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Land tortoises are very personable, long lived, fantastic pet reptiles. The phrase 'land tortoise' encompasses a wide variety of tortoise species with very diverse requirements. Use this care sheet as a guideline, but try to find more detailed, species specific information.

Diet

Zeigler Monster Diets for tortoises are designed to be a nutritionally complete diet for your pet. Treat foods can be offered, but they should not make up more than about 10% of your tortoise's diet.

Other items that can be offered as treats include dark leafy greens, and chopped vegetables and fruits. Collard, turnip, and mustard greens are good treats, as is romaine lettuce. Chopped beans, squash, zucchini or other vegetables are also good treats. Fruits should only be offered occasionally, but grapes, apples, bananas and other sweet fruits are a good treat as long as they are not fed too often.

Most land tortoise species are grazers, but a few do take animal matter, often in the form of carrion, or by eating worm, grubs, etc. Check the references for further information about the species that you are working with.

Housing

There are dramatic differences in size, and thus housing requirements, for land tortoises. Mediterranean tortoises may be full grown at around 12", while spur-thigh tortoises will get nearly a yard in length. As such, it is difficult to make generalizations. You should become well acquainted with the adult size of a tortoise you are considering before you purchase one, and make sure that you understand the housing requirements of your pet.

As a very rough guideline, figure that you will need about five to ten times the length of the tortoise in square feet to house your pet. As you can see, it becomes very difficult to house large tortoises unless room size enclosures are available. Large tortoises are most appropriate as pets for people in southern states where they can be outdoors for most of the year. Smaller tortoise species, such as Mediterranean tortoises, are more appropriate pets for people in northern states.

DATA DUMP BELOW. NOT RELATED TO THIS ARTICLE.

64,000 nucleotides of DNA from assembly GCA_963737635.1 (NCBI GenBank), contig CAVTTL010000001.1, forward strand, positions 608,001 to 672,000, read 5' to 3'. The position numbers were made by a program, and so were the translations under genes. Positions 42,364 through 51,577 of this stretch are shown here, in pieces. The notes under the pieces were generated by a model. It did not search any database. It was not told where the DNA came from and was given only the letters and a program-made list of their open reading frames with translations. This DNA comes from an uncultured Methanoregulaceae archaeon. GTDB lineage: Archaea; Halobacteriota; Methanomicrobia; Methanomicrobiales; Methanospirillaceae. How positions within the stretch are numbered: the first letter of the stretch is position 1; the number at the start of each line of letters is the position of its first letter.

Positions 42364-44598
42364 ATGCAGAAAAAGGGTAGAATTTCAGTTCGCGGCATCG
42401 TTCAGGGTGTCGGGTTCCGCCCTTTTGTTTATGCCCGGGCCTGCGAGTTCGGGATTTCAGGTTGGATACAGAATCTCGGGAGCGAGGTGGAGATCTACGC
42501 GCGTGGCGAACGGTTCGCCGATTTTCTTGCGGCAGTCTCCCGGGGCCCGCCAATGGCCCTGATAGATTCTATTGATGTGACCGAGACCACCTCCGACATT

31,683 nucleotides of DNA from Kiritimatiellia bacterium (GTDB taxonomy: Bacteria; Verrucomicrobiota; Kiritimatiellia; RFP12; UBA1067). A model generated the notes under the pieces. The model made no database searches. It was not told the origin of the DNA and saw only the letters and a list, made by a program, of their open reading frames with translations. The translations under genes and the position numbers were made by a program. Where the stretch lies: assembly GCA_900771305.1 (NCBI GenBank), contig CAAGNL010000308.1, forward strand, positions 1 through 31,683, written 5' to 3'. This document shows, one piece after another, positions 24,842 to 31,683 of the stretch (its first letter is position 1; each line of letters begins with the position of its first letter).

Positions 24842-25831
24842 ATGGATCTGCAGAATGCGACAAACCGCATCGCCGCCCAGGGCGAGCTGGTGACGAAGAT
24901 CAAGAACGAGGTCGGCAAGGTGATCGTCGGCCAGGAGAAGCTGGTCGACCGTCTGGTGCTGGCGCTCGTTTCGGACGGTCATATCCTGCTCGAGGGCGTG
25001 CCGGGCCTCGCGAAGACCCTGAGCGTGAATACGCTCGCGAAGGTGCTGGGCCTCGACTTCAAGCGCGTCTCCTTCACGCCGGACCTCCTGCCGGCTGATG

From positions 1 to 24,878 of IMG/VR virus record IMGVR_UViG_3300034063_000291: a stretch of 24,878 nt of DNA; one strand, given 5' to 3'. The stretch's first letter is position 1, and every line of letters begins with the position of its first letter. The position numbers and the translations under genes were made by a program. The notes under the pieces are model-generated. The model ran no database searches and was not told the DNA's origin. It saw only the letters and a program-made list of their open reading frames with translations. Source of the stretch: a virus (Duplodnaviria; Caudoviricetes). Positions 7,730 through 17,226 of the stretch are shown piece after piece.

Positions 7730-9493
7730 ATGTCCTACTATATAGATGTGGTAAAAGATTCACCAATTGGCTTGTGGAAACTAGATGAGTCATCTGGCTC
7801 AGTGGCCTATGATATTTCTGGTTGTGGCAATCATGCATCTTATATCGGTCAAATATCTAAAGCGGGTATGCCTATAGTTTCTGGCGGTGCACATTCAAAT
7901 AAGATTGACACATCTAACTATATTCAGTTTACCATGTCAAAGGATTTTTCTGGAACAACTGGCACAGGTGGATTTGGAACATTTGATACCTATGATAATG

Required Equipment

In addition to large cages, tortoises require a fair amount of equipment. You will need to provide a heat lamp, full spectrum lighting, a heavy food dish, and some hide areas.

Heat lamps should be used to provide a hot spot of around 90� F for most tortoise species. Again, do some additional research to find more species specific recommendations. Make sure that the heat lamp is situated at one end of the cage, to provide a heat gradient between the warm end and the cool end of the cage.

Under-tank heating pads or heat lamps with red bulbs may be required if the temperature drops too much at night. A night time drop in temperatures is natural, but if the evening temperatures are below 75� F, you may need to provide supplemental heat.

Full spectrum fluorescent lighting is very beneficial for tortoises. Tortoises are diurnal, and receive a lot of sunlight in the wild. A full spectrum bulb is the best way to simulate this in captivity (short of exposing them to natural sunlight). There are numerous brands of full spectrum bulbs available. Try to use a bulb that will provide some UVB light for your tortoise. Your local pet shop should be able to recommend a good bulb for you.

Tortoises are bulky and strong, so you want to use a shallow, heavy food dish that is not likely to get tipped over. Make sure it is shallow enough that the tortoise can easily eat out of it.

In many cases, it is difficult to give a tortoise a water dish that it can effectively use. They are not agile enough to climb into a large, high-sided water dish. In large cages with deep substrates, which are not easy to construct, a shallow cat pan may work well for a tortoise, although you must provide a sloping exit so the tortoise doesn't get stuck there. A good solution for most tortoises is to soak them in shallow lukewarm water every day to every other day.

Tortoises will really appreciate a place to hide, especially in the evenings. Smaller tortoises can be given a piece of cork bark or palm hollow. Larger tortoises will often use a small doghouse. This is a good place to provide supplemental heating if your tortoise is housed outdoors.